Sexy kitsch and stylish excess keep the ﬁlms of Pedro Almodovar sizzling on the arthouse ciruit. Colette Maude talks to the Spanish director about
his latest offering, Kika.
ix years ago. the international success of Women On The Verge Of A Nervous Breakdown introduced many who would never dream of watching Spanish cinema to the wild world of director Pedro Almodovar. To those already converted, that ﬁlm’s polished blend of high emotion and striking design merely conﬁrmed his premier status. But from the kinky antics of his first feature. Pepi, Luci, Bom . . . to the murderous passions of his latest comedy. Kika. there has always been an edge to the laughter.
ln Kika. the eponymous heroine is sorely tested by crazed, selﬁsh friends and lovers. She’s a cheerful make-up artist (Ve’ronica Forque’) whose relationship with fashion photographer Ramon is complicated by her affair with his mysterious author stepfather, played by Peter Coyote. ‘He looks like a writer. Not all actors have the face of writers.’ chuckles Almodovar, contemplating his American star. Ramén’s mother has apparently committed suicide and, adding to her problems, Kika has a mortal enemy in roving reporter Andrea Scarface (Victoria Abril, sporting amazing combat gear designed by Jean-Paul Gaultier), whose television show Today’s Worst features lurid, sensational, true-life stories. So when Kika is subjected to a prolonged rape, her
secretly taped ordeal ends up on the box.
Certainly the ﬁlm is bleaker than Women On The Verge. Almodovar is commenting on the intrusive nature of so-called ‘reality’ television, but the ﬁlm also appears to reflect the mood of a people caught in a worsening economy. ‘Four years ago. Spain was much better than now,’ he reckons. ‘We were all more optimistic, and now the country is much more depressed. We have an incredible economic crisis. The ﬁlm is a comedy, but I decided to give it a twist. A movie that looks very funny becomes something very dark, really tragic.‘
He speaks in heavily accented English, leaning forward from the sofa in his hotel suite. With his mop of black hair and lively manner, he seems considerably younger than his 42 years. Born in La Mancha. Almodévar was a teenager when he ﬂed the family home for Madrid, where he initially worked for the national telephone company. He became involved in theatre before starting on a series of short ﬁlms, which led to Pepi, Luci, 80m . . . and the ﬁrst of six collaborations with actress Carmen Maura, including Law Of Desire (in which she played a male transsexual) and Dark Habits (set in an unholy convent). There was a parting of ways after Women On The Verge and, although they have since reconciled. there have been no subsequent teamings.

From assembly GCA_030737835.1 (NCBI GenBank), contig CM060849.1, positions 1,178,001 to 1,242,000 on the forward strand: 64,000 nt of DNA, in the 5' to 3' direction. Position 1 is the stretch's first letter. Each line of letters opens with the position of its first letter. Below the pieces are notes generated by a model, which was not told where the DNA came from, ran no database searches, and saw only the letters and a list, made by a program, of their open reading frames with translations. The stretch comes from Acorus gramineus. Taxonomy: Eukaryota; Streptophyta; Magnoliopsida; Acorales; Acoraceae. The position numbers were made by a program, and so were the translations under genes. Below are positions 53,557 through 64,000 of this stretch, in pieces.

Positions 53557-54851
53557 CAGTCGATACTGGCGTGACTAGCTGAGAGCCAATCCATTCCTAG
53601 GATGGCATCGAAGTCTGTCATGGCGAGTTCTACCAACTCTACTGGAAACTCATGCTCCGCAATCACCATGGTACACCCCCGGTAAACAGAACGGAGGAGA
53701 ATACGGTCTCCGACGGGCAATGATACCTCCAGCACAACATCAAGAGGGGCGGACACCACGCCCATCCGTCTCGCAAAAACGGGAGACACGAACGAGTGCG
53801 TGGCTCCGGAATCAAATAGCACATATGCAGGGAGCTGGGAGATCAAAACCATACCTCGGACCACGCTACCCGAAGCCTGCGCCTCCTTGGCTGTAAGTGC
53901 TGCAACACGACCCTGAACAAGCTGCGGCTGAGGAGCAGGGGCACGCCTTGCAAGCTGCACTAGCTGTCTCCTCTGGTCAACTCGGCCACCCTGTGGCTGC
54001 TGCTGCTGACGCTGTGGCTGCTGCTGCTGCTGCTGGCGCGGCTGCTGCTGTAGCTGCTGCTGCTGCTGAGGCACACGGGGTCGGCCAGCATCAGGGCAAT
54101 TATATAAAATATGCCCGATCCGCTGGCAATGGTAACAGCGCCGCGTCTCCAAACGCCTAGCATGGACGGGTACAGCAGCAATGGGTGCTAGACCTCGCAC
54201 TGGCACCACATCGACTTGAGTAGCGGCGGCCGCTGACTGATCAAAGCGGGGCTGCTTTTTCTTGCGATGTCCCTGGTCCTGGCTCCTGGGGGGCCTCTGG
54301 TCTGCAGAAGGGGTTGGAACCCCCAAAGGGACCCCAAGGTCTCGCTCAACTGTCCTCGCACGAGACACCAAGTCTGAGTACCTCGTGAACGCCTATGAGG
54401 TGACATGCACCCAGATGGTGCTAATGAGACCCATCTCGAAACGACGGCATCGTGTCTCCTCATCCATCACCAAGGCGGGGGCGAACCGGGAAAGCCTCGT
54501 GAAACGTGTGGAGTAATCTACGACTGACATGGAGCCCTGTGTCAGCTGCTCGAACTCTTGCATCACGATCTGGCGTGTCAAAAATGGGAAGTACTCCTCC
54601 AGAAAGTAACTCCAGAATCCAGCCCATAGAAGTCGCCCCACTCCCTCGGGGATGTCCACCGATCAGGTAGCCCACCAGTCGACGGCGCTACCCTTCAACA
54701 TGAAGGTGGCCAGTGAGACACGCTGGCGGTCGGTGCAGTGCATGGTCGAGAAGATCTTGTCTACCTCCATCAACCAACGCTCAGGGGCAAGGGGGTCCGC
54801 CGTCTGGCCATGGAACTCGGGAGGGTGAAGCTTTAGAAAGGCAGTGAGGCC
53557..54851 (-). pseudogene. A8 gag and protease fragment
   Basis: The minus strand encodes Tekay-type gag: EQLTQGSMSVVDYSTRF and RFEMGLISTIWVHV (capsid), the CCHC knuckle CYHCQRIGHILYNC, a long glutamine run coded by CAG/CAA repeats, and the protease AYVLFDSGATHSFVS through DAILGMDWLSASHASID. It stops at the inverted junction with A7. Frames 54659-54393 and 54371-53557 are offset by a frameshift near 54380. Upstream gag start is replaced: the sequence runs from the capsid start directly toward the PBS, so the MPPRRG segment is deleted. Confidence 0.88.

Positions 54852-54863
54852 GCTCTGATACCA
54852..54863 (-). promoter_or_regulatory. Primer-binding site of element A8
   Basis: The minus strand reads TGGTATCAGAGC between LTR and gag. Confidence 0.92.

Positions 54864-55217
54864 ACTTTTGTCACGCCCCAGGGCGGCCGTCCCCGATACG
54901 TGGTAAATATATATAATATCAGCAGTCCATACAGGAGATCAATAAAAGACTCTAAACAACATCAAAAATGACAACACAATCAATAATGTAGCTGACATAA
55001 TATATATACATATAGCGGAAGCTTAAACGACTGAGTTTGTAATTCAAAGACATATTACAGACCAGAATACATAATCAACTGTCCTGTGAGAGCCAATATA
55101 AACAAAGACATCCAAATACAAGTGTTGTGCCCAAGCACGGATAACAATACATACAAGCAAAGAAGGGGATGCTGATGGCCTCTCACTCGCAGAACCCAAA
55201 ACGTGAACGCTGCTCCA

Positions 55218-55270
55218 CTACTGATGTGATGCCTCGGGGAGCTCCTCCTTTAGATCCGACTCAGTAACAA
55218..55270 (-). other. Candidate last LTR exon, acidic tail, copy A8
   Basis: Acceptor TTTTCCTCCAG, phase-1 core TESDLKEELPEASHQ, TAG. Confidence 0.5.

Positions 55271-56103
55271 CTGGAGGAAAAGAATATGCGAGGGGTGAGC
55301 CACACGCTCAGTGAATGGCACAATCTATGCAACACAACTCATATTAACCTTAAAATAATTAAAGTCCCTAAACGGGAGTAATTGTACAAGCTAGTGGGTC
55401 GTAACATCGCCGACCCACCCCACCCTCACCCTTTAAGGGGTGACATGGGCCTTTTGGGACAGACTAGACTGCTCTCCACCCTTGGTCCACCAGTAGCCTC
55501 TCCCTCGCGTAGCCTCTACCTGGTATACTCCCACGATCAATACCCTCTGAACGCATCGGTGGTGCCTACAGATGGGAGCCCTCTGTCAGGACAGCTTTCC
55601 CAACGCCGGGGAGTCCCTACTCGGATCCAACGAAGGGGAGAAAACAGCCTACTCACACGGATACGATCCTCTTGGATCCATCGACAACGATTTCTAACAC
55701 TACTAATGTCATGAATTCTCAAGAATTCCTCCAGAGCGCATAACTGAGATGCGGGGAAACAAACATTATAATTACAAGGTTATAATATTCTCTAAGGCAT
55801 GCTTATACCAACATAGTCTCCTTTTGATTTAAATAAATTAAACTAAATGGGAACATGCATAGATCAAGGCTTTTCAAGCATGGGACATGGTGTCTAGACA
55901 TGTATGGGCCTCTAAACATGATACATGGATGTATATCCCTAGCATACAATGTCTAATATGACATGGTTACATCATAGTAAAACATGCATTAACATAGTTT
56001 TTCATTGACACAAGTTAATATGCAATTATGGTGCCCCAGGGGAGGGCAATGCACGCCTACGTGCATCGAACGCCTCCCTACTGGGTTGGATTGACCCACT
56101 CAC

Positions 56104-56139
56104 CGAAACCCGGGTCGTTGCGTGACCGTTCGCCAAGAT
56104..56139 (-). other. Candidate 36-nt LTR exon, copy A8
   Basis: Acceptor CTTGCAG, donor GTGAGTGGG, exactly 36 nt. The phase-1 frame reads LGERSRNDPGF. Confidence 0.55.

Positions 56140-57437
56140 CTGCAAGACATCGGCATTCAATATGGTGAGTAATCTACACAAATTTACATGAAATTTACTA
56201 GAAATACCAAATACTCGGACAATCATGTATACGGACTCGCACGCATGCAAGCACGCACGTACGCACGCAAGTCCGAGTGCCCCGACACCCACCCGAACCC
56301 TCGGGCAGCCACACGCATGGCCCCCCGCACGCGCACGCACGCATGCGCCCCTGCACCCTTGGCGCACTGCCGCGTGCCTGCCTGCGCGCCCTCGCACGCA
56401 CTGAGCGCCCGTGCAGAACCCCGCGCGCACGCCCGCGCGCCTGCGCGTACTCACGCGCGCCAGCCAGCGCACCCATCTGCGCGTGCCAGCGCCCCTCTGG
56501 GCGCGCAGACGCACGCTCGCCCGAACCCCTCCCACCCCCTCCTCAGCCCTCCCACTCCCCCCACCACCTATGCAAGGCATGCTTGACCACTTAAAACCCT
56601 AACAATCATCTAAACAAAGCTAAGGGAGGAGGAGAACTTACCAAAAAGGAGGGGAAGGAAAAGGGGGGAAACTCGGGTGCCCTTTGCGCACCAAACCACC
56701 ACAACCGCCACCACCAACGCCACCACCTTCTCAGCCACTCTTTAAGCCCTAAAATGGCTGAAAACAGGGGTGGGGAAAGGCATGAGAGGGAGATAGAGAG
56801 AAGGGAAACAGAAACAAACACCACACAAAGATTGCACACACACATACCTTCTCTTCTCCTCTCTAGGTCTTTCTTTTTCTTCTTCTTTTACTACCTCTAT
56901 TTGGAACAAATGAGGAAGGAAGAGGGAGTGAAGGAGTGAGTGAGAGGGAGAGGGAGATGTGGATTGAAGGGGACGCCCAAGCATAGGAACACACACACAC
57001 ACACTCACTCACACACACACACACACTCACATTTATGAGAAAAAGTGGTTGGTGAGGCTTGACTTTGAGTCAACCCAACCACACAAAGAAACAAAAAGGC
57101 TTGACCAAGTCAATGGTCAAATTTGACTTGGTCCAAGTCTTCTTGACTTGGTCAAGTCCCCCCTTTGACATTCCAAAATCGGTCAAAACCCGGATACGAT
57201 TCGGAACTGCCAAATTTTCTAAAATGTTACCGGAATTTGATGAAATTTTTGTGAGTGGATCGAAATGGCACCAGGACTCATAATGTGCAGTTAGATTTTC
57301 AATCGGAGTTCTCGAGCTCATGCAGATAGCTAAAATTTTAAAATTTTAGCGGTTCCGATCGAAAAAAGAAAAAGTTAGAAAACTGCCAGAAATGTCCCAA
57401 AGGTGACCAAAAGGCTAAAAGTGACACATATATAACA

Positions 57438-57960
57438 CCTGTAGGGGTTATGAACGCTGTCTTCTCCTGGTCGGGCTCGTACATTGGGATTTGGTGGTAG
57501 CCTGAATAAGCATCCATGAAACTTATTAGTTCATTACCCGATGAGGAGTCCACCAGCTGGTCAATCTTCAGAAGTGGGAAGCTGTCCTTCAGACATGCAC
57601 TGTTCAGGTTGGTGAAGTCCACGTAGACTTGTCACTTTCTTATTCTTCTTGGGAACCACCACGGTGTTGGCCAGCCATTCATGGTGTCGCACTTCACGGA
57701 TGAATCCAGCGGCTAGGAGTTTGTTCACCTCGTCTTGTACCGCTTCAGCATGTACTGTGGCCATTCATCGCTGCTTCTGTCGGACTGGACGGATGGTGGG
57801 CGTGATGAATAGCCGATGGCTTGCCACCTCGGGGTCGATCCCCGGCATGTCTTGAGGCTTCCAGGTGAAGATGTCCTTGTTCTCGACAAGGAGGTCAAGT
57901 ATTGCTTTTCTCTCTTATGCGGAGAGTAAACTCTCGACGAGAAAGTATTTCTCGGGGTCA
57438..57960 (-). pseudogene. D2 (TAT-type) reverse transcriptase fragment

Bigas Luna’s latest, Golden Balls, features hot ’n’ horny Spaniards obsessed with sex and building tower-blocks. He tells Trevor Johnston about those Costa del Sol erections.
arcelona-born Bigas Luna has been around. He started out as a concep- tual artist in the early 70$, moved on to the fringes of the Spanish ﬁlm industry soon after, then went to and returned from Hollywood after a couple of movies in the early 805. lntemational recognition arrived, however, when his 1990 movie Jamon, Jamon — an extremely Hispanic concoction of sex, macho attitudes and overheated dramatics — became a substantial arthouse hit, largely on the strength of its signif- icantly high hide-the-chon’zo content.
His newest movie is, if anything, even more outrageous, with hunky male lead Javier Bardem this time strutting his well-ﬁlled tanga briefs as 3 Costa del Sol builder obsessed with eggs, women and, ehm, erections (if you see what I mean, and I think you do). The ﬁlm’s Spanish
title, Huevos De Ora, translates directly as ‘golden eggs’, but the UK distributors, mindful of the packet that was made from the saucy Jamon Jamon, have gone for something a little more metaphorical. Ladies and gentlemen, we give you . . . Golden Balls.
‘I make ﬁlms when I see something that fascinates me, and I’m fascinated by these macho guys,’ reﬂects the 48-year-old Catalan, a well-nourished and rather rotund ﬁgure clad all in black. ‘Every Spaniard has in his interior a little demon like Benito Gonzalez, the central character in Golden Balls. He’s a symbol of machismo and you also see so many guys like him in Madrid, in Alicante, all over Spain. On
‘Most of all, my intentions are to retransmit life. The need to eat, to dream, to travel, to make love. That is life in all its variety.’
the negative side, there’s also something in the soul of this individual that goes beyond virility. beyond what it means to be a man. He’s like a criminal with the women he uses. On the positive side, he’s got so much energy, like a little kid whojust wants to play with the biggest train set he can get his hands on. In the end, he’s
B The List 1—14 July 1994